This blog is intended to create a dialogue about learning to receive with grace and ease.

So much has been written about the importance of giving that we forget that in order to give,

someone has to be receiving.

Sunday, November 28, 2010

Consider it Done – Part Two

Do you “consider it done” when you pray? I asked myself this question about my long-standing prayer request. I began by visualizing Jesus rather than Don standing before me. I had just finished praying for release from my debt and for a new, ideal home in place of my current one. I heard Jesus speak to me: “Joanne, I love you so much. I understand you want to be released from your debt and current house and move into a new one you and Roger select, one that has all the things you both desire. I would love to give these things to you. Would you allow me to do that?” (Can you imagine how it would feel to have Jesus himself offer to give you your heart’s greatest desire?)

I saw myself reply to him. “Oh Lord, I would love that so much. I accept! Thank you, thank you, thank you.” Jesus would then respond, “Great! Consider it done.” At this point I paused and reflected on how I would feel if this conversation had actually taken place. I knew immediately that I would feel tremendous relief because the debt was no longer mine. Jesus was taking care of it for me! I also imagined feeling great joy and anticipation – Jesus was providing us the house of our dreams. Now it would have been exciting if someone like Donald Trump, with all his resources and creativity, were to offer a house, but Jesus? This was clearly a step above even that!

So then I asked myself if I typically had those feelings when I prayed, because if I truly believed I had received the things I prayed for, I would feel relief, joy and anticipation. But the truth was that I did not usually feel that way after praying. Yes, I did feel some relief, and overall I felt better than when I had begun praying, but those feelings didn’t last. When an unexpected bill arrived or if my paycheck was not quite what I was hoping it would be, that familiar knot in my stomach would return. I did not “consider it done.”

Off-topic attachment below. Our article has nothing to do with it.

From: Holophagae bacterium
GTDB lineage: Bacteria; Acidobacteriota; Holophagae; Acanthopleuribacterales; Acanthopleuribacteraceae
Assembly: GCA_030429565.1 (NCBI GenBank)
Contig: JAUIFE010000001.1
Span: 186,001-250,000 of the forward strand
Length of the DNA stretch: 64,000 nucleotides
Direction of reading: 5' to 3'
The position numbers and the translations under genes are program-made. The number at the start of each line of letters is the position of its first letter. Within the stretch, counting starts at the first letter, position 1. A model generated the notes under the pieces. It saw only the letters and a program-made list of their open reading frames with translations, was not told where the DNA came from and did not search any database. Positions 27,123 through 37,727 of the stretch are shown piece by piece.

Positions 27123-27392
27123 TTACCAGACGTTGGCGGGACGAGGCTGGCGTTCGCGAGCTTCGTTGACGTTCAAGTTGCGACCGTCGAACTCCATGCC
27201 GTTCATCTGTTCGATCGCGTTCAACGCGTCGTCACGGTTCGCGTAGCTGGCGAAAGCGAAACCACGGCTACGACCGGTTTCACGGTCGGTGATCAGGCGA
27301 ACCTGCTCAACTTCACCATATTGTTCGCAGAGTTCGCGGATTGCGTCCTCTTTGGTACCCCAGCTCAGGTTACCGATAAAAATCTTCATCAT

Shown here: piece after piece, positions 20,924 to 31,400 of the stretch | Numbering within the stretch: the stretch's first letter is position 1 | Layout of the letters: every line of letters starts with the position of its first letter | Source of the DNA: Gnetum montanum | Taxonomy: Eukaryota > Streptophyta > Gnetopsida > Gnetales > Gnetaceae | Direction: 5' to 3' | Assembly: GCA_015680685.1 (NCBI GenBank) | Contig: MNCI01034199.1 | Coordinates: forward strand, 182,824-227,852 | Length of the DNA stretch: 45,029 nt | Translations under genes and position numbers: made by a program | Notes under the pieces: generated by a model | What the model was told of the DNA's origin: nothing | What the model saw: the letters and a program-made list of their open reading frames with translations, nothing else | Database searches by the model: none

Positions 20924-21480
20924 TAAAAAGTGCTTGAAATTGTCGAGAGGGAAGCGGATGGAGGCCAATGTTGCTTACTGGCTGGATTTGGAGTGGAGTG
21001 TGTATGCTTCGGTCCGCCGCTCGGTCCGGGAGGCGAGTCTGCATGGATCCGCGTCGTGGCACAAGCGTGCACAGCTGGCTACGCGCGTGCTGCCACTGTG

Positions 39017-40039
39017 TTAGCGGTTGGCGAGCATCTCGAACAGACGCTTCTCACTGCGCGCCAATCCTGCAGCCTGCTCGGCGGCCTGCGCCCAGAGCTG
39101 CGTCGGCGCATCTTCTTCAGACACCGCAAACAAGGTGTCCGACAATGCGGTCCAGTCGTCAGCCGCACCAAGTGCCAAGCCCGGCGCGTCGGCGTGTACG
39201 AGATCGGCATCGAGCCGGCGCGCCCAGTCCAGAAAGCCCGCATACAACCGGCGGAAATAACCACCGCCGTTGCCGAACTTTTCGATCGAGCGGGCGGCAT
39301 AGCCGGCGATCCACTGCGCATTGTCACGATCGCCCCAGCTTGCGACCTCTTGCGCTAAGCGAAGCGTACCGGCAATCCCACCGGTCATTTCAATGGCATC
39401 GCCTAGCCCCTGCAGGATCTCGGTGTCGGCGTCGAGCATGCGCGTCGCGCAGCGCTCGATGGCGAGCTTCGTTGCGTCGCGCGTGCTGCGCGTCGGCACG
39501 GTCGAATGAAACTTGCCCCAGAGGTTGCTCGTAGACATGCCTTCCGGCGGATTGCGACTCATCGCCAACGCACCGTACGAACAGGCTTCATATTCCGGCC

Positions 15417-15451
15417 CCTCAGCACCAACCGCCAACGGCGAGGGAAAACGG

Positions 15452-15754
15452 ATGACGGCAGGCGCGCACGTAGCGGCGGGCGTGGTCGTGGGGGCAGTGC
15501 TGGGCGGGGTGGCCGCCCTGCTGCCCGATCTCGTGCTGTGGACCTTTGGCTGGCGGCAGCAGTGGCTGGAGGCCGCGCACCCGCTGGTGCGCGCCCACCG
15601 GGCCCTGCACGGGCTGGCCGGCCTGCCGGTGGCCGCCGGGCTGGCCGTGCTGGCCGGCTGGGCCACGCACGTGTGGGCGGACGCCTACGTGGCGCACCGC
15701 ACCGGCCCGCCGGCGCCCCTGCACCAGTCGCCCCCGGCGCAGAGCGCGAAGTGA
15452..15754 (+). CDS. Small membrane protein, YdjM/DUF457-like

This was a major “ah-ha” for me. I realized that “consider it done” was not just a catchy phrase; it was Jesus telling me the first action I was to take to bring about my dream. Almost always dreams come about through everyday life occurrences. We have to take some action to manifest our desires. After all, even lottery winners first had to buy a ticket!

That gap between feeling relief, joy and anticipation and what I feel in reality is the primary reason I still hold the debt and live where I live. I have made the commitment to be ever mindful of my feelings. Now when I sense any doubt, anxiety or worry rising in me, I immediately see Jesus standing before me saying, “Consider it done.”

Sunday, November 21, 2010

Consider it Done – Part One

About ten years ago, I accepted a job as Claims Director for a small heath plan. Even though I had absolutely no claims background, the company wanted a fresh, unbiased approach and hired me. Periodically, a provider would call me requesting that a particular claim be paid. Because I did not have the knowledge to pay the claim myself, I would ask a team leader in our department, Don, to handle it for me. Don had a great attitude and would always reply, “Joanne, consider it done.” I learned that I could do exactly that – because he always paid the claim.

Lately, I’ve been thinking about Don and his reply to me as I try unsuccessfully to receive something I cannot manifest through my own efforts: release from the debt of my current house and the purchase of a different home, one that my husband and I would select and love that better suits our needs. I have had this desire for three years, and yet we still live in my house.

I recently came upon a book written over 100 years ago by H. Emilie Cady (yes, I’ve mentioned her before) called God A Present Help. In it she describes me to a tee as she tells about people who pray faithfully for things, good things that would cause no harm to anyone, and yet fail to receive them. Cady states that typically, after a long time of praying and not receiving, these people become discouraged and think that there must be something wrong with them. They conclude that they must not have enough faith or that they have the wrong kind of faith. Cady explains that the real problem is that they are not following the directions of Jesus who said, “Therefore I tell you, whatever you ask for in prayer, believe that you have received it, and it will be yours” (English Standard Version). Cady says these people believe their prayers will be answered, not that they have already received.